Verna Gillis (b. 1942) is a New York-based music producer and holds a Ph.D. in ethnomusicology. She is known for her successful efforts to bring musicians from various immigrant communities to the forefront of the New York City music scene, helping to usher music from the Caribbean, Africa, and Latin America into the mainstream of American life during the 1970s and 80s.
She was an Assistant Professor at Brooklyn College from 1974 to 1980 and at Carnegie Mellon University from 1988 to 1990.
From 1972 to 1979, Gillis recorded traditional music in Afghanistan, Iran, Kashmir, Haiti, the Dominican Republic, Cuba, Peru, Suriname, and Ghana.
In 1979, she opened Soundscape, a non-profit multi-cultural performance space in New York City, on west 52nd Street which she directed for the next five years. A New York Times profile from 1990 described the energy and importance of the performance space at this time: Gillis would book "lectures by the jazz saxophonist Archie Shepp, voodoo ceremonies by the Haitian ensemble Troupe Makandal, art rock by the guitarist Arto Lindsay. David Byrne, Hal Wilner and Bill Laswell of the downtown musical crowd were regular listeners. The two giants of free jazz, Cecil Taylor and Ornette Coleman, collaborated for the first time ever in Soundscape, playing informally together over a two-week span of 1980."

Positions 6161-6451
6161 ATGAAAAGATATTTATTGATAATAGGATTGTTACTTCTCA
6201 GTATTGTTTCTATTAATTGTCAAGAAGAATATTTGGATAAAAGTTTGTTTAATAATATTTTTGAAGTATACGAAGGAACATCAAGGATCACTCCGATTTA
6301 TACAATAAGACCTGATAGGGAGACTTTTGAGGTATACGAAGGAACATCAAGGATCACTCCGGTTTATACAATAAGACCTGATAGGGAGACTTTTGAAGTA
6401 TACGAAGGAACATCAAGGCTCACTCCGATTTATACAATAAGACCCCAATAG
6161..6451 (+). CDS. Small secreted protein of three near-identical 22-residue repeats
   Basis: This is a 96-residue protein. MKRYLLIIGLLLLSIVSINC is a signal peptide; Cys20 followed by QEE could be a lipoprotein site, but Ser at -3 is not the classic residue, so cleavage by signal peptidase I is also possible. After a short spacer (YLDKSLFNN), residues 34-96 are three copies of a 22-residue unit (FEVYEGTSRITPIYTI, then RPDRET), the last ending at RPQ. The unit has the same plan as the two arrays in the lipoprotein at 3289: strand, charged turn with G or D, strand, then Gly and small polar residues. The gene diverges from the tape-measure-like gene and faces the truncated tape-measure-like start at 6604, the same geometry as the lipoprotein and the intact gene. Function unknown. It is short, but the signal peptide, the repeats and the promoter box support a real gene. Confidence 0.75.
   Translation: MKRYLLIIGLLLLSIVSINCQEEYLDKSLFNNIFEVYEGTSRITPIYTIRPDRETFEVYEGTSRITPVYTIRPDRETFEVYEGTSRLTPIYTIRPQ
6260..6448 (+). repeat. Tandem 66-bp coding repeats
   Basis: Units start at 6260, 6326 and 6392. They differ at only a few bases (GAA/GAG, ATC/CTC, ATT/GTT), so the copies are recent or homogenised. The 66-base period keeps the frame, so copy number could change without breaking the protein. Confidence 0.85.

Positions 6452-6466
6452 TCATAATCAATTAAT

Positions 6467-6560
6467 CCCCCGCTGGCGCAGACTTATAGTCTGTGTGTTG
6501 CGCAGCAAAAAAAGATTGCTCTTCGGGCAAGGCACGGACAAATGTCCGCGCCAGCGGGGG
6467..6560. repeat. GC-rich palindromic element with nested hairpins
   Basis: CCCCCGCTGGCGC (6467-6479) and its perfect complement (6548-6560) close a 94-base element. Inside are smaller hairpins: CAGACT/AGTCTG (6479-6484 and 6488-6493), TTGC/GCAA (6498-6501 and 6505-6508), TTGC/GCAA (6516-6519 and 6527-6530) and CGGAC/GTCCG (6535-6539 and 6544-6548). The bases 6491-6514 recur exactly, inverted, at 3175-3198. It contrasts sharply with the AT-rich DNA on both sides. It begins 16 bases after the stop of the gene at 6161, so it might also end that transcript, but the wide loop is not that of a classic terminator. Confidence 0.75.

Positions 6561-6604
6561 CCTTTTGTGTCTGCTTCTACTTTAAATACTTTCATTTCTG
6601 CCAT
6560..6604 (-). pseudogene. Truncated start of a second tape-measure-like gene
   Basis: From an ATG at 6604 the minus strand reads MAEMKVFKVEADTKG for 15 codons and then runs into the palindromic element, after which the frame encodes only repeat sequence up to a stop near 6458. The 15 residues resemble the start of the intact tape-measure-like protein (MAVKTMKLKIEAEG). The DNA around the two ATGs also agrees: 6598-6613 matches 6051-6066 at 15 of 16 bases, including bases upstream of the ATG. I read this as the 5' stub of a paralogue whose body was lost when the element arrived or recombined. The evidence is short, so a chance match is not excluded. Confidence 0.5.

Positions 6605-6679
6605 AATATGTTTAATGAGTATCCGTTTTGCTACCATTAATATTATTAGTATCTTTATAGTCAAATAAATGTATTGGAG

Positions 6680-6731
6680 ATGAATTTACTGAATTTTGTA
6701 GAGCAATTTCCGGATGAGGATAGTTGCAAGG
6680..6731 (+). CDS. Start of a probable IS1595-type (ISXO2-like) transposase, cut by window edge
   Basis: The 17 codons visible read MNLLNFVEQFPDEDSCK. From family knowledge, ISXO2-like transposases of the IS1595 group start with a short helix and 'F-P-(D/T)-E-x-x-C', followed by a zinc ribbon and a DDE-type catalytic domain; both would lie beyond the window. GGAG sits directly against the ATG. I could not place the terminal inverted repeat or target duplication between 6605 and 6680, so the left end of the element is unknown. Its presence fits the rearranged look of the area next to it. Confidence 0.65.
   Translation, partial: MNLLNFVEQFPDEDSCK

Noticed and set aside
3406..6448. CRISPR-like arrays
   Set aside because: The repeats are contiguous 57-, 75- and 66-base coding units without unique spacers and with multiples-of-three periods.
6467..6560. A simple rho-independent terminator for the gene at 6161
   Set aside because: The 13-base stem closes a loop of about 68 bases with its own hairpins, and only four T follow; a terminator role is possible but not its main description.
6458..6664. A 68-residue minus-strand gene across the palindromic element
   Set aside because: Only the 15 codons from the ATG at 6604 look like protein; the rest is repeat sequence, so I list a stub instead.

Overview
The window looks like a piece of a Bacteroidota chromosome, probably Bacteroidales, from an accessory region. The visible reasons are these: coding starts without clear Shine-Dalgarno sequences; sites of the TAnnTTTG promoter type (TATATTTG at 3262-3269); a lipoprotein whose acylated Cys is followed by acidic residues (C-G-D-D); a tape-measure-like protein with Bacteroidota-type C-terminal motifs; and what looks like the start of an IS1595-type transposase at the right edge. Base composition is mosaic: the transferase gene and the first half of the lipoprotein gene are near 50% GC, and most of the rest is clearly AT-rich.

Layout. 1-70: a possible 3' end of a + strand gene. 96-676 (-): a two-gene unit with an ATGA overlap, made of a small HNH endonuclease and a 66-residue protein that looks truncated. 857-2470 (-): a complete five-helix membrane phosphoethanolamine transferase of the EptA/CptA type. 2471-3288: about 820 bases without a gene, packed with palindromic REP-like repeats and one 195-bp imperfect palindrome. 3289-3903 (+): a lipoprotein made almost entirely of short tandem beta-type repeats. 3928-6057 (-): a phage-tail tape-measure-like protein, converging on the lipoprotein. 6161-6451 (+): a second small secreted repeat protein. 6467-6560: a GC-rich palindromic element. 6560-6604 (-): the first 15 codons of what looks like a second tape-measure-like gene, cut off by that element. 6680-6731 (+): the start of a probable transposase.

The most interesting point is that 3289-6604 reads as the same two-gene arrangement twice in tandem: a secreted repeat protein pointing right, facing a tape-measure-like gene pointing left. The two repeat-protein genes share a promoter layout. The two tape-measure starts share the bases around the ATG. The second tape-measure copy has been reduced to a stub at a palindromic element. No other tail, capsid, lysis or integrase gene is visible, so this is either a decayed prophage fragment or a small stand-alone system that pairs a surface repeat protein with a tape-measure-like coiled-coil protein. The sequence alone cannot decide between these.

Gillis had to close Soundscape in 1987 after it went too deeply into debt, but she continued to be a force in the music community of the city. Gillis began a new career managing and producing international musicians including Youssou N'dour from Senegal, Yomo Toro from Puerto Rico, Salif Keita from Mali, and Carlinhos Brown from Brazil.
Gillis produced sixteen albums on Folkways/Smithsonian Folkways Recordings, which include music from the Dominican Republic, Ghana, Haiti, Cuba, the Gambia, and Philadelphia, PA, as well as American Indian music and spoken word.
She was nominated for two GRAMMYs for her work as a producer: in 2000 for the Archie Shepp/Roswell Rudd Quartet Live in New York, and again in 2001 for Roswell Rudd's MALIcool.
The audio recordings consist of 24 open-reel tapes. The field recordings document work done by Gillis in Haiti, Oklahoma, Philadelphia, and Cuba between 1968-1979. Most recordings are of vodou ceremonies recorded in Haiti and church services led by Bishop Audrey F. Bronson. Also notable are performances by Comanche artist Joyce Lee "Doc" Tate Nevaquaya, an American Indian flute player.
See a complete list of Verna Gillis recordings available through Smithsonian Folkways
A detailed SOVA finding aid with associated digitized materials is available here.